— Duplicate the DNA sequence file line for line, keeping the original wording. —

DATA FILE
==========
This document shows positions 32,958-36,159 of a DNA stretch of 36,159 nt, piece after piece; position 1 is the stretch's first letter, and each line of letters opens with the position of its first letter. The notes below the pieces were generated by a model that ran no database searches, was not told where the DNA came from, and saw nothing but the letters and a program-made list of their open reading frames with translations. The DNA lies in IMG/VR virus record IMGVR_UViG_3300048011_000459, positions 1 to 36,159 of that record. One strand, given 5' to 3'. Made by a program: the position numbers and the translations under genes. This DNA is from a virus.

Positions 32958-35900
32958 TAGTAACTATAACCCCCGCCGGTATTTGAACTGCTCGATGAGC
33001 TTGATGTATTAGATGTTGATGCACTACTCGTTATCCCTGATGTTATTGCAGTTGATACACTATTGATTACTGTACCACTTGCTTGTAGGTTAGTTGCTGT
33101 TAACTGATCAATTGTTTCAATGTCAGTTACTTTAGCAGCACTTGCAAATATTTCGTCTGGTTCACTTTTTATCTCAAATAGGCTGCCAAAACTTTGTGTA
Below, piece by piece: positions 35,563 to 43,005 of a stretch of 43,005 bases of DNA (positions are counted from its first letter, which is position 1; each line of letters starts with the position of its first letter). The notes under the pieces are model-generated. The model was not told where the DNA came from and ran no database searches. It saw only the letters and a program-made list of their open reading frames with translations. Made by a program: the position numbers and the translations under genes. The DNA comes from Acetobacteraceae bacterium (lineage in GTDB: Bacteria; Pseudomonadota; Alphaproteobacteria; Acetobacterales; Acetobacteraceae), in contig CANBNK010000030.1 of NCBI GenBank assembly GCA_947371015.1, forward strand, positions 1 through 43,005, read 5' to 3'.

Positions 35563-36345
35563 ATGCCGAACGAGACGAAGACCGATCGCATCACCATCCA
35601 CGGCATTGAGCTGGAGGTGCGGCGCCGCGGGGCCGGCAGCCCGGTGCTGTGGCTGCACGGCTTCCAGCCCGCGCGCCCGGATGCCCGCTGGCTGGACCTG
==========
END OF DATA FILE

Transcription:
This document shows positions 32,958-36,159 of a DNA stretch of 36,159 nt, piece after piece; position 1 is the stretch's first letter, and each line of letters opens with the position of its first letter. The notes below the pieces were generated by a model that ran no database searches, was not told where the DNA came from, and saw nothing but the letters and a program-made list of their open reading frames with translations. The DNA lies in IMG/VR virus record IMGVR_UViG_3300048011_000459, positions 1 to 36,159 of that record. One strand, given 5' to 3'. Made by a program: the position numbers and the translations under genes. This DNA is from a virus.

Positions 32958-35900
32958 TAGTAACTATAACCCCCGCCGGTATTTGAACTGCTCGATGAGC
33001 TTGATGTATTAGATGTTGATGCACTACTCGTTATCCCTGATGTTATTGCAGTTGATACACTATTGATTACTGTACCACTTGCTTGTAGGTTAGTTGCTGT
33101 TAACTGATCAATTGTTTCAATGTCAGTTACTTTAGCAGCACTTGCAAATATTTCGTCTGGTTCACTTTTTATCTCAAATAGGCTGCCAAAACTTTGTGTA
Below, piece by piece: positions 35,563 to 43,005 of a stretch of 43,005 bases of DNA (positions are counted from its first letter, which is position 1; each line of letters starts with the position of its first letter). The notes under the pieces are model-generated. The model was not told where the DNA came from and ran no database searches. It saw only the letters and a program-made list of their open reading frames with translations. Made by a program: the position numbers and the translations under genes. The DNA comes from Acetobacteraceae bacterium (lineage in GTDB: Bacteria; Pseudomonadota; Alphaproteobacteria; Acetobacterales; Acetobacteraceae), in contig CANBNK010000030.1 of NCBI GenBank assembly GCA_947371015.1, forward strand, positions 1 through 43,005, read 5' to 3'.

Positions 35563-36345
35563 ATGCCGAACGAGACGAAGACCGATCGCATCACCATCCA
35601 CGGCATTGAGCTGGAGGTGCGGCGCCGCGGGGCCGGCAGCCCGGTGCTGTGGCTGCACGGCTTCCAGCCCGCGCGCCCGGATGCCCGCTGGCTGGACCTG